AdoptIt: Saturation doesn’t have to stifle innovation

Betting Business, AdoptIt, publishing
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In an interview with AdoptIt’s CEO, Ashley Sandyford-Sykes, the publishing start-up entrepreneur explains his reasons for starting the company and why gaming is far from being a “perfect market.”

[dropcap]A[/dropcap]t a time when the pressure to innovate is greater than ever, an Isle of Man-based start-up is aiming to reinvigorate the industry by streamlining the process of bringing games to life. And as the industry matures, Ashley Sandyford-Sykes, the man behind AdoptIt, believes it’s the perfect time for fresh ideas.

“I’m happy with the statement that publishing is dead,” says Ashley Sandyford-Sykes, the CEO and founder of AdoptIt Publishing. “Actually, in a perfect market I’d agree.”

It’s a funny statement for a man who has just set up his own publishing company, but the caveat is important. At the moment, he explains, gaming is far from being a “perfect market.” In fact, it can often be a convoluted one where talented games developers must overcome huge barriers before seeing their ideas come to fruition.

This is where AdoptIt comes in. Borrowing the successful publishing formulas used in the music, TV, book and film industries, the start-up hopes to offer the innovation boost the industry needs by taking care of the nitty-gritty of bringing games to market. “The creative juices of the content creators are freed from the business and process that actually takes their original content to market,” Sandyford-Sykes explained. “AdoptIt provides that function.”

Far from seeing the saturation of the industry as a negative, AdoptIt has been founded on the belief that a maturing industry offers a level playing field. “Not a homogenous landscape,” says Sandyford-Sykes, “But a real opportunity for businesses to specialise and find differentiators.”

 

In many ways AdoptIt is trying to reinvent a current business model but it is doing it with direct assistance from a proactive government and a culture of new business support.

 

The entrepreneurial culture on the Isle of Man has been living proof of the industry’s potential, with some of the world’s most innovative gaming companies starting their operations there. And it was while working for Microgaming, one of the Island’s best-known suppliers, that Sandyford-Sykes first started thinking about the problems of delivering casino content to operators.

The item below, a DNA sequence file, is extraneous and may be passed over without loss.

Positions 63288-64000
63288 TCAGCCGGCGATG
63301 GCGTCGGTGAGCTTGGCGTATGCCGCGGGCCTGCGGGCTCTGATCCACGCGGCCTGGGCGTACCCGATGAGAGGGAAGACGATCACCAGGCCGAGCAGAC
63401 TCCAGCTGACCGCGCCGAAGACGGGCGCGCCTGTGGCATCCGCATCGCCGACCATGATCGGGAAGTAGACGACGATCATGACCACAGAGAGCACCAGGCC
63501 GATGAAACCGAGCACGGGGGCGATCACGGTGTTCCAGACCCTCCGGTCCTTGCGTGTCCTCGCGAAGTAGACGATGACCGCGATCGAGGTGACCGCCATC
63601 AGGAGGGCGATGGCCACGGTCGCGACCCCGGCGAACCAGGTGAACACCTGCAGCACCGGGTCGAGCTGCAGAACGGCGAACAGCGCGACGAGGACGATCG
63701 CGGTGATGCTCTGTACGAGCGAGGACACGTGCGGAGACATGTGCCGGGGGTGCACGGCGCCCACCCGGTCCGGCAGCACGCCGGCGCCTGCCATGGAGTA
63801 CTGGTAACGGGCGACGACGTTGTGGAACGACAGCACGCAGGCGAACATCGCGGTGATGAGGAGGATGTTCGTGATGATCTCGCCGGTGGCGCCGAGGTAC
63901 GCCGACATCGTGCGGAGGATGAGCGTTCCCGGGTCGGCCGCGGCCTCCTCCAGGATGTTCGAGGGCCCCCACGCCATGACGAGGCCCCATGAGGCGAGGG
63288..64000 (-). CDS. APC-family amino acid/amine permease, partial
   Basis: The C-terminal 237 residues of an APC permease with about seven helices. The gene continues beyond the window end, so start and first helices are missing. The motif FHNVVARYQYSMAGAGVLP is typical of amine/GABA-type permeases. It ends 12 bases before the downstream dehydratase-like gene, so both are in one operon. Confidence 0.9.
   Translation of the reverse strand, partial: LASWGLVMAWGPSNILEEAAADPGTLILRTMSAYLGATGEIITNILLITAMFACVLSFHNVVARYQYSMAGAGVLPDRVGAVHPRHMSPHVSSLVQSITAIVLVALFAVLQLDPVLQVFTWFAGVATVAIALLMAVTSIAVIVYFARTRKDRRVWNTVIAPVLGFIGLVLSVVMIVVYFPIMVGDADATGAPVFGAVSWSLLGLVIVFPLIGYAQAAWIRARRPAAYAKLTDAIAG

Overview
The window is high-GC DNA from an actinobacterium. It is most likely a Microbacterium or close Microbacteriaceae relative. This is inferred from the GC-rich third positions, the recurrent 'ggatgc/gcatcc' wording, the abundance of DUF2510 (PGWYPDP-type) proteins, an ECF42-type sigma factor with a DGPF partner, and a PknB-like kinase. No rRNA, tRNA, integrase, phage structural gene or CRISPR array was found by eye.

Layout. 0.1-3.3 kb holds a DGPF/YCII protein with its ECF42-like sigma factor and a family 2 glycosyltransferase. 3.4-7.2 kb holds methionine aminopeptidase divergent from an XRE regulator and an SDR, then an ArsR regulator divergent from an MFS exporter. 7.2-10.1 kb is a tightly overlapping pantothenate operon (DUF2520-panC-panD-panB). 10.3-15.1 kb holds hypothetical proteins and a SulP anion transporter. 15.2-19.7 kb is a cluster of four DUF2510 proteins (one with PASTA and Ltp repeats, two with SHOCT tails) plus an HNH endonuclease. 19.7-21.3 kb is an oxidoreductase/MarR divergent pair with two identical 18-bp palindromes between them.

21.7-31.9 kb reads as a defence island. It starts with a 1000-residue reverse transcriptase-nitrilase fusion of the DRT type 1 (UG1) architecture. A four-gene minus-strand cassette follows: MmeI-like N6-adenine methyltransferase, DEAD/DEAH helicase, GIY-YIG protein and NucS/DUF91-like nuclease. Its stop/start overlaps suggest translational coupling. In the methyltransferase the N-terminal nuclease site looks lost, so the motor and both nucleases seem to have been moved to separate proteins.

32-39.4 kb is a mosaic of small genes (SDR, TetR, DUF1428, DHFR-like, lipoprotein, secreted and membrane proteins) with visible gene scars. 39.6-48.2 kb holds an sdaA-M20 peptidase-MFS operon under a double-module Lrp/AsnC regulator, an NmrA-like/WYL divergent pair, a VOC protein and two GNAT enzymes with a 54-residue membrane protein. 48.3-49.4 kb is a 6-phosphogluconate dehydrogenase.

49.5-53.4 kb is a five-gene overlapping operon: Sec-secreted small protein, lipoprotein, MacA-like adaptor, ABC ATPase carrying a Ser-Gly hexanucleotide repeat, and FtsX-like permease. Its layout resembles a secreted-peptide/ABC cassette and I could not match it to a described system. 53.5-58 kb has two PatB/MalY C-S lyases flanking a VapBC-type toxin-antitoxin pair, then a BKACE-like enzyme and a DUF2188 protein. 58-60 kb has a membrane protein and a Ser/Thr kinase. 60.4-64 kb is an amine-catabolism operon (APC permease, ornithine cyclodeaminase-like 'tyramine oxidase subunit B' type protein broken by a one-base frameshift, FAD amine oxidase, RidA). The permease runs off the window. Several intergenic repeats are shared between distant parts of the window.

“In that time I started Quickfire, which is really the ability to get content – and only content – to an operator. It was a change in the way that Microgaming worked, but it meant that I spent a lot of time thinking about the problems around gaming content and how we get it to end customers, as well as what’s good content and what’s bad content,” he said.

Seeing the potential for a publishing service that combines artistic, regulatory and sales-focussed knowledge, the self-described “corporate boy” decided to branch out on his own, quickly deciding on the Isle of Man as the optimal location for the business.

“The culture on the Isle of Man really mimics our own experience as a start-up,” he commented. “The Island’s economy is partly built on risk taking and innovation, but it also houses excellent support services and industries. In many ways AdoptIt is trying to reinvent a current business model but it is doing it with direct assistance from a proactive government and a culture of new business support.”

Sandyford-Sykes’ desire to shape the direction of the industry has been kick-started with the ability to shape policy and regulation at home, often getting a one-to-one audience with ministers on the Island.

“The Isle of Man government focusses a lot on people, because even a smaller number of people make quite a big difference to the population, and even more so to the working population,” he added. “So creating a situation where people enjoy the island, and find it accessible, where they want to help to make it work – that’s really important to them.”


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